What is particularly insidious with IAPT is that it is under government targets so the target pressure is much higher I find than in specialist services where the targets are not scrutinised continually by the CCG and performance published on the HSCIC website.

Given that the majority of IAPT therapists do appear to find the targets unrealistic and not in line with NICE guidelines or the best patient care I have been thinking a lot about how to make the budget setters take notice. We know from the recent survey carried out in conjunction with the New Savoy Conference that levels of distress among IAPT staff are extremely high. Economically, staff attrition and staff sickness mean that the costs of overworking the staff are higher than lowering targets and adding more staff. I find that a lot of IAPT staff too easily think they are to blame for not making targets rather than the system being at fault and do not feel empowered to speak out. As the BABCP statements have said too, there is bullying in some services with people fearing to speak up. It's sad I think to see staff leaving and happier elsewhere, it shouldn't have to be that way.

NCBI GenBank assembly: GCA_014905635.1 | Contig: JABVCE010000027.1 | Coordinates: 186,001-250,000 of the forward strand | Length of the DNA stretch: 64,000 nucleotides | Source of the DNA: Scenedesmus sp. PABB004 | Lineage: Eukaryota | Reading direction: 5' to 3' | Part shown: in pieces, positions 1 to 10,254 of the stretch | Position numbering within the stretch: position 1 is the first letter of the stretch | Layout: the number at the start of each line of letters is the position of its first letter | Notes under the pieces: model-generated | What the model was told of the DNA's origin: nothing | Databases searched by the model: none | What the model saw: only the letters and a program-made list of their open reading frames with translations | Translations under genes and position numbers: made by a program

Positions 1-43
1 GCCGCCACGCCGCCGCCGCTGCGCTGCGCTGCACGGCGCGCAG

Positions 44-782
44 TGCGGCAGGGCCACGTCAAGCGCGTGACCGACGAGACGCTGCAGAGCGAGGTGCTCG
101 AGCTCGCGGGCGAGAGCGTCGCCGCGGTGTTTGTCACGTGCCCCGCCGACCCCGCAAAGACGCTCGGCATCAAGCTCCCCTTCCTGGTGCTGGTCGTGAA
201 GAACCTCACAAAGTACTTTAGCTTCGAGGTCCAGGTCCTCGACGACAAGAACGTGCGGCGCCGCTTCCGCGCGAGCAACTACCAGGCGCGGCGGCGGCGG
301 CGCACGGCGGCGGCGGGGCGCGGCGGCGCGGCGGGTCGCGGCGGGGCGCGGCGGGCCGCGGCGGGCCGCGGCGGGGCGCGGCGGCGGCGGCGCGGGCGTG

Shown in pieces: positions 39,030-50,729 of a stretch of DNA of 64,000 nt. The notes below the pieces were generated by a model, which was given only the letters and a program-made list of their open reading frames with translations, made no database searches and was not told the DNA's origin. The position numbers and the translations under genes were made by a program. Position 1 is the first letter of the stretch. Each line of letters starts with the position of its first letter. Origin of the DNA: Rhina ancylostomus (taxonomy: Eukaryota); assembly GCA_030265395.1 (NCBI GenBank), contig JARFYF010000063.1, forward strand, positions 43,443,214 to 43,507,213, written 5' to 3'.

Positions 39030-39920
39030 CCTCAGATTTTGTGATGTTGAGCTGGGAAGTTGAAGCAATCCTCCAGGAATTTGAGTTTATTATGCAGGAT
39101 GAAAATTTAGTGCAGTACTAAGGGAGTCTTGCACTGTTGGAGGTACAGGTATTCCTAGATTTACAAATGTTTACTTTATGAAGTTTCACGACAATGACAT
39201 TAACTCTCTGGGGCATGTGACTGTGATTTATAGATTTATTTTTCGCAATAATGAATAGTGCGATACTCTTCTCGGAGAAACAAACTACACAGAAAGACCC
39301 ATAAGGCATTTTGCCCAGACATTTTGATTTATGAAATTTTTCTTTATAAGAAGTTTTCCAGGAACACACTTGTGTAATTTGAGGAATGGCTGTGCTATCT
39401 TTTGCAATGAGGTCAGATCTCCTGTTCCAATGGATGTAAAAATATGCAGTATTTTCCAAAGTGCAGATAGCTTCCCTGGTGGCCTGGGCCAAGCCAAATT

Posts: 85
Joined: Tue Apr 17, 2007 1:28 pm

Re: Escaping IAPT

Post by Milka » Fri May 20, 2016 6:01 pm

Thank you all for your responses and suggestions. It's encouraging to know that there are other CBT jobs out there but I'm not convinced there's loads in my local area. I've only ever found CBT jobs in IAPT but maybe I'm looking in the wrong places?
Other than IAPT what other services and settings might employ CBT therapists? Whenever I've seen jobs in CMHT and specialist services they have been for clinical psychologists.